Managing a PR Crisis: Q&A with Amanda Coleman
The 21st century media-scope has seen a multitude of additions that have revolutionised PR.
Enter the age of ‘Citizen Journalist’, brewing ‘Twitter storms’ and the lightning fast speed of modern communication. If faced with a crisis, could your communications strategy weather the storm?
Earlier this month Amanda Coleman (Head of Corporate Communications, Greater Manchester Police) hosted a Vocus webinar where she shared the challenges, opportunities and points to consider when drawing up your crisis communications strategy.
Here are some of your questions she didn’t get a chance to answer:
Q: How do you suggest a public sector organisation should deal with blatant negative social media posts?
A: It really depends on what the level of negativity is and whether there is an opportunity to highlight the organisation’s position in a non-confrontational way.
We have found engaging with cyclists who have been very anti-police has been beneficial. However, with some individuals it is clear that they will not engage or be open to a reasoned discussion. In a few cases, we will ignore the negativity.
It is always worth looking at what the sphere of influence is of the person concerned as well.
Q: Do you gather feedback from the rest of the company as part of your internal comms strategy, if so, how?
A: We do gather feedback from around the organisation and one of the best ways of doing this is through a network of staff communicators who help to share information and provide feedback. These are people who volunteer to help share information and give views from their team/area etc.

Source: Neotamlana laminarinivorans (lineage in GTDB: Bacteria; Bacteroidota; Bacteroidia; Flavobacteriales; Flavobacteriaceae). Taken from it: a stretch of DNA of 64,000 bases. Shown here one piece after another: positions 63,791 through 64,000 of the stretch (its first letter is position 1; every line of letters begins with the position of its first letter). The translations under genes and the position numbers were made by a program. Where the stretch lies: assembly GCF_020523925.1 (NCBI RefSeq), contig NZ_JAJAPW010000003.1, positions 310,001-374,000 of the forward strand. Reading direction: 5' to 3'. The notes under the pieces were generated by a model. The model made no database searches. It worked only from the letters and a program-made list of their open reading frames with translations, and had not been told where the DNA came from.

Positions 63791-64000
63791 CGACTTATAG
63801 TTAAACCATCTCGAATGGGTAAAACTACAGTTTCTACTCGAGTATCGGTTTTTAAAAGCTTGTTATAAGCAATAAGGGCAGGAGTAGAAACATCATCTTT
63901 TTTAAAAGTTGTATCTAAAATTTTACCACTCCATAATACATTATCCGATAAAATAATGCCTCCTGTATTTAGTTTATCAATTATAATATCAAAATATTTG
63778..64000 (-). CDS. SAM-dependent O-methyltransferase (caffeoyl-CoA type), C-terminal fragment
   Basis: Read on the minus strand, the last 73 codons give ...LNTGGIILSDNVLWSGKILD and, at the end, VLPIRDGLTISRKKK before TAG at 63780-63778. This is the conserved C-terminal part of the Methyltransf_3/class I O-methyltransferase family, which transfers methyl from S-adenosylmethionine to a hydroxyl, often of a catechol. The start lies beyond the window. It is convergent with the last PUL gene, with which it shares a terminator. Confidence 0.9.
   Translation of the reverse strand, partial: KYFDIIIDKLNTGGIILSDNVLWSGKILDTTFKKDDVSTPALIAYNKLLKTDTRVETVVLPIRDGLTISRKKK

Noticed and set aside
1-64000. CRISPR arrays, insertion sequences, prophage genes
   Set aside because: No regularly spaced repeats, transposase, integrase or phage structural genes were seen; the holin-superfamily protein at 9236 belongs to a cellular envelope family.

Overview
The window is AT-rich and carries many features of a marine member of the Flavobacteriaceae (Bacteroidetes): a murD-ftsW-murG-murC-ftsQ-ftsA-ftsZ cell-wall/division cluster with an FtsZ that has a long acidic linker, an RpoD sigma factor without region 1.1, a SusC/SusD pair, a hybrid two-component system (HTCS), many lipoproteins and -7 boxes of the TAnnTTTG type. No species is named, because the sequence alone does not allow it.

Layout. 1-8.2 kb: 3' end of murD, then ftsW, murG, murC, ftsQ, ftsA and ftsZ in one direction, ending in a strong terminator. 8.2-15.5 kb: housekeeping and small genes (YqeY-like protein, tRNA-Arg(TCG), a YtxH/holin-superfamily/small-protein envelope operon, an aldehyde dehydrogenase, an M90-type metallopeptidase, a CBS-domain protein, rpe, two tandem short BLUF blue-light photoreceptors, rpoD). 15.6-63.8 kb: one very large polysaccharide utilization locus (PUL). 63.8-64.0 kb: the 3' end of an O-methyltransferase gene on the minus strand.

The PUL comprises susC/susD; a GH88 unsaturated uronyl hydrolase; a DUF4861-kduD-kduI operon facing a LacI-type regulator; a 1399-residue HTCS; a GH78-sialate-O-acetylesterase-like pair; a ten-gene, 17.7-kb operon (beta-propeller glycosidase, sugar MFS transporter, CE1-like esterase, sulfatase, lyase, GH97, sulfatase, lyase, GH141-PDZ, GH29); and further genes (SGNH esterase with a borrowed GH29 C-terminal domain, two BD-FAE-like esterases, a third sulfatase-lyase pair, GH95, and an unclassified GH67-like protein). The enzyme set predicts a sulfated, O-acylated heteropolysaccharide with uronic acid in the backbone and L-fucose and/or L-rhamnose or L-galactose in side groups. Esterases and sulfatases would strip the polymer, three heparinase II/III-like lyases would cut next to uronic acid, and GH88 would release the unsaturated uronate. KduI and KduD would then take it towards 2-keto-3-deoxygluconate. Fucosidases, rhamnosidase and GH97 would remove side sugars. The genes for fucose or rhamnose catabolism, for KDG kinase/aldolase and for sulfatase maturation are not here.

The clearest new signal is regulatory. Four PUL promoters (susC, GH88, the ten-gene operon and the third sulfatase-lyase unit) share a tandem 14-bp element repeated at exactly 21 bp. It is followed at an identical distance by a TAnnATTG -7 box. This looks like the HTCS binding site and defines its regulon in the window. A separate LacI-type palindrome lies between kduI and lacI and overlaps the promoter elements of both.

Q: When should one think about hiring a company to develop “dark sites” for a business?
A: I would always prefer to be able to have the main website as something that can be adapted to deal with a crisis. This means having the ability to replace the home page for information if the issue is that serious or to be able to update with information in a less prominent way if it was not quite a serious.
I am aware some companies have ‘dark sites’, but my preference is to be able to make the decisions, keep people focused on the main website and to be able to change/update and improve the information on the main site.
Q: Do you feel that the more “high profile” the crisis is, the harder it is to manage the information?
A: Yes, I think this is inevitable. The more people interested in an incident, the more questions asked, the more speculation there is and the more information is floating around the Internet etc.
This doesn’t necessarily make it harder to manage if you think less about the communicator’s role being one of control and more one about sharing, and assisting people during the crisis.
Q: What are your key components/cogs to building a skeleton comms strategy?
A: These are pretty simple really. Have a clear aim and know what you want to achieve, understand what channels you have available to use, what each brings and how you will be able to use them. Have clear roles outlined, e.g. who is keeping shareholders/stakeholders updated, who will be monitoring news and who looks after social media.
The police have a very clear structure to deal with incidents which can assist us in having clarity about the roles and who is in charge/decision maker. Have some details about how you will return to normality after the incident/issue, some form of exit plan to get back to normality. There are also some basics like where the ‘emergency comms bag’ is and that it includes necessary names, numbers, equipment etc.
See how Vocus’ PR Software can help protect your organisation in the time of a crisis!
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